Fears digital licences to go to agencies
As the licensing of public digital terrestrial TV channels is drawing closer, local broadcasters, civil groups and academics yesterday raised fears that those licences seem to be reserved for the same state agencies that now hold analogue frequencies.The National Broadcasting and Telecommunications Commission (NBTC) will welcome civil organisations, state agencies, foundations and other non-profit organisations to join a beauty contest for public digital terrestrial TV channels.
The NBTC's broadcasting committee has not yet finished the details on the proper specifications and conditions for this beauty contest, which is expected to begin in May.
Without any clear signs of progress, academics in communications arts and professionals in the broadcasting industry called for public participation in the licensing procedure at a seminar on the future of public digital TV broadcasting organised by the Thai Broadcast Journalists Association and the News Broadcasting Council of Thailand.
Supaporn Phokaew, head of the mass communications department at Chulalongkorn University, said the broadcasting regulator should conduct research into this issue first as it could have a big impact on the public.
Adisak Limprungpatanakij, president of Nation Broadcasting Corp, said the NBTC should allow parties from both the public and private sectors to take part in this process, such as via a public hearing, for the sake of transparency and integrity.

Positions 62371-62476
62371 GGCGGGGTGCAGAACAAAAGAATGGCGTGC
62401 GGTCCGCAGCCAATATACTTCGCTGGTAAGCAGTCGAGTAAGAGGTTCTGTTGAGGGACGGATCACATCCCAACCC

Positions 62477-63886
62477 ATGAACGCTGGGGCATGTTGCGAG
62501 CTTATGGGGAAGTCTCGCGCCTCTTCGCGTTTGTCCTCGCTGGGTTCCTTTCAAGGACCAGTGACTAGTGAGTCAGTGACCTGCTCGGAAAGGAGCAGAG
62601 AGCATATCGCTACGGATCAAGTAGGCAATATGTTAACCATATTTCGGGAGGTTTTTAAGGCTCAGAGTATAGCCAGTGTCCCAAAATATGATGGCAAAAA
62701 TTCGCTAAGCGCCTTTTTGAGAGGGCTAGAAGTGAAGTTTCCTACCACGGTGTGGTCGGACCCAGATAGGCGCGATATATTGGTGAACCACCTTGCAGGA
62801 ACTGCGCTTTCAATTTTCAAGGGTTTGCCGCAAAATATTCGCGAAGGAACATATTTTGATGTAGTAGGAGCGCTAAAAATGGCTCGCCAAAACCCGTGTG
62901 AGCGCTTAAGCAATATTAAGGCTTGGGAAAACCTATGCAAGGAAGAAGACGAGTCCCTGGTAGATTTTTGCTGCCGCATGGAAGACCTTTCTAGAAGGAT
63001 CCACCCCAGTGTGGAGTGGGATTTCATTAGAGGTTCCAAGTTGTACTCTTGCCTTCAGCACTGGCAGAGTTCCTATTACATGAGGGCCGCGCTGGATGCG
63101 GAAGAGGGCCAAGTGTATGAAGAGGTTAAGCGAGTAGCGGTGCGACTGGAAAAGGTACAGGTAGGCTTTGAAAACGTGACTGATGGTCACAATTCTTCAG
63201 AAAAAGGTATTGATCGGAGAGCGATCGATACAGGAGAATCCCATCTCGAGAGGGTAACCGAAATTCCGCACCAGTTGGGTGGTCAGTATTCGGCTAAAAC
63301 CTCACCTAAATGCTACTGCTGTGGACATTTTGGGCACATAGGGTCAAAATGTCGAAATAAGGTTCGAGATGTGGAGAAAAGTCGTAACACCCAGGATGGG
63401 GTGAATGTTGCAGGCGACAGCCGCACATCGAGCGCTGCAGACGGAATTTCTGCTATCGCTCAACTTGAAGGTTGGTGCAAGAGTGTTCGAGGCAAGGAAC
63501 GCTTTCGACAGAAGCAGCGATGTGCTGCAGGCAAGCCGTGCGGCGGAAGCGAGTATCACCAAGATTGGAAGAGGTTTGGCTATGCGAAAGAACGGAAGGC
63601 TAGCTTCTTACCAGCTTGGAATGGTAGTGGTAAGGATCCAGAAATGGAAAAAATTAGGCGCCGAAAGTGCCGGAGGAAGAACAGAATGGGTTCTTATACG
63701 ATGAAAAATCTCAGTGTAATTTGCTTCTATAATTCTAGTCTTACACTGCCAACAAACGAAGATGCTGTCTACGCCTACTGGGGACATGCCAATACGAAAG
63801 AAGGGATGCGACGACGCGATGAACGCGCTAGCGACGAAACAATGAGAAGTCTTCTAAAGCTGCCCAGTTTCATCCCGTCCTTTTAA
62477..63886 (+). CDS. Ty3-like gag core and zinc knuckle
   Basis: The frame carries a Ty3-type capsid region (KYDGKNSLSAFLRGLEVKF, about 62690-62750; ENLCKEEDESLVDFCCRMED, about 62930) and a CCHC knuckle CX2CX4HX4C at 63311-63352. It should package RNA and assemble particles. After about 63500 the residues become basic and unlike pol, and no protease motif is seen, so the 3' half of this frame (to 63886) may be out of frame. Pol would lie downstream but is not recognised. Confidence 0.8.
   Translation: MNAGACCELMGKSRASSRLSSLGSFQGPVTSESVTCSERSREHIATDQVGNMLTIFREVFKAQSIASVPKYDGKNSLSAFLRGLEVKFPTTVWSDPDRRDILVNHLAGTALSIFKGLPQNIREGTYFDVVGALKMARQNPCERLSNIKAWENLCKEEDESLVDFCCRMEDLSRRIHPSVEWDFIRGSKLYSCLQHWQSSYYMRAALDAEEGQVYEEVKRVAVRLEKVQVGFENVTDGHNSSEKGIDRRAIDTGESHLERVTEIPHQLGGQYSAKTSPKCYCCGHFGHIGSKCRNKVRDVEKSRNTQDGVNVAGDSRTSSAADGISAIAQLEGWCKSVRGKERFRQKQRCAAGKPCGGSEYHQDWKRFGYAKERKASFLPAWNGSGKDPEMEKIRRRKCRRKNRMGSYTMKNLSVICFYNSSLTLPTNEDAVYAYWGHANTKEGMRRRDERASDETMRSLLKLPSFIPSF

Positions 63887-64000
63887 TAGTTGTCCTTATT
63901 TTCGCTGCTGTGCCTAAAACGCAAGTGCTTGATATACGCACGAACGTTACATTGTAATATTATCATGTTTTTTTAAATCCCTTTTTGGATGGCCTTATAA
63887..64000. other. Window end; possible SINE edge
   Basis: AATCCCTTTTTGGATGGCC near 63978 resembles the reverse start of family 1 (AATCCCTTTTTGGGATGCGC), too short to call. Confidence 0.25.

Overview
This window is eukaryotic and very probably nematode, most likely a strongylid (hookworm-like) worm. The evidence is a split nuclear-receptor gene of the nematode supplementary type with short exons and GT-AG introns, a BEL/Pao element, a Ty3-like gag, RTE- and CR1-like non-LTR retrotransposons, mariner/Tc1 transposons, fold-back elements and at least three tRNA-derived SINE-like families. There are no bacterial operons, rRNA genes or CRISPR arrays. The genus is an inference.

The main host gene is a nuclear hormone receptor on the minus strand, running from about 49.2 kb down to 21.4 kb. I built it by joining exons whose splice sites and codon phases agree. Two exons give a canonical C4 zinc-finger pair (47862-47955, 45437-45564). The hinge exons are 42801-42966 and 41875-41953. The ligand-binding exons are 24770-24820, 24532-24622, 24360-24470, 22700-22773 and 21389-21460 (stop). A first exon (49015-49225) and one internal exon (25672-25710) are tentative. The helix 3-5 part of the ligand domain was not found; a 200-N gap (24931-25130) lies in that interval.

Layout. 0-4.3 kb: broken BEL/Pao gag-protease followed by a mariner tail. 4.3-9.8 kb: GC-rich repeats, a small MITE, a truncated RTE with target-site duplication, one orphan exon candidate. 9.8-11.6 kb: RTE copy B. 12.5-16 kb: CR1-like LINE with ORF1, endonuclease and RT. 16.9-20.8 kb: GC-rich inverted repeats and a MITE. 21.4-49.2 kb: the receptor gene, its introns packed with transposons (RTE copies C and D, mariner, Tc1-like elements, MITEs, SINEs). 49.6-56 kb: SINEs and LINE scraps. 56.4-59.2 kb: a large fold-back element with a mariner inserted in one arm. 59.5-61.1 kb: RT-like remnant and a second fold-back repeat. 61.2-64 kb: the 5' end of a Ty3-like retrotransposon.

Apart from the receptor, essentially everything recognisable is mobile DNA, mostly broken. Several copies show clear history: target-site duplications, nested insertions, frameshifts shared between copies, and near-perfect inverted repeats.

However, the NBTC's broadcasting committee seems to make the granting of public digital terrestrial TV licences to public agencies that need to have their own television stations its first priority.
"If non-profit organisations, foundations and civil associations want to enter a beauty contest for public TV licences, they must work harder on their proposals to convince the broadcasting panel to agree with their wishes," said Natee Sukonrat, chairman of the broadcasting committee.
This did not mean that all state agencies applying for this beauty contest can obtain licences as they wish.
"If we find that there's no obligation or need to provide a public TV broadcasting service, they will go home without any licence," he added.
The NBTC is making available 12 digital TV channels for public service, aiming for offer more windows for existing public TV broadcasters as well as new civil organisations like public universities, ministries and other departments to have a chance to have a communications channel to the people.
The 12 public digital terrestrial TV channels are divided into three categories. The first is for educational, arts and cultural, agricultural, science, religion and social promotion. This kind of TV broadcaster is allowed to earn limited income from selling airtime for advertisements. The only TV commercials allowed are for corporate image. Those for products and services are prohibited.
The second group is for national security and disaster warning and prevention. Broadcasters can sell air slots for commercials to cover their running costs but not to make a profit. The Army's TV 5 reportedly aims to obtain this kind of licence. The third is for the government's public relations and communications and for democracy promotion. Potential bidders include the Public Relations Department's Channel 11 and Parliament TV stations.
But operating a public TV channel will not be easy because each public TV broadcaster must commit to producing and airing their programmes under the NBTC's provisions. News/ information and documentary programmes must account for more than 70 per cent of all airtime slots while the rest can be entertainment programmes. By complying with this condition, those TV broadcasters can get an annual licence fee cut.
Normally, under the licence-based regime, all TV broadcasters must pay 2 per cent of their revenue for an annual licence and 2 per cent for the NBTC's Research and Development Fund.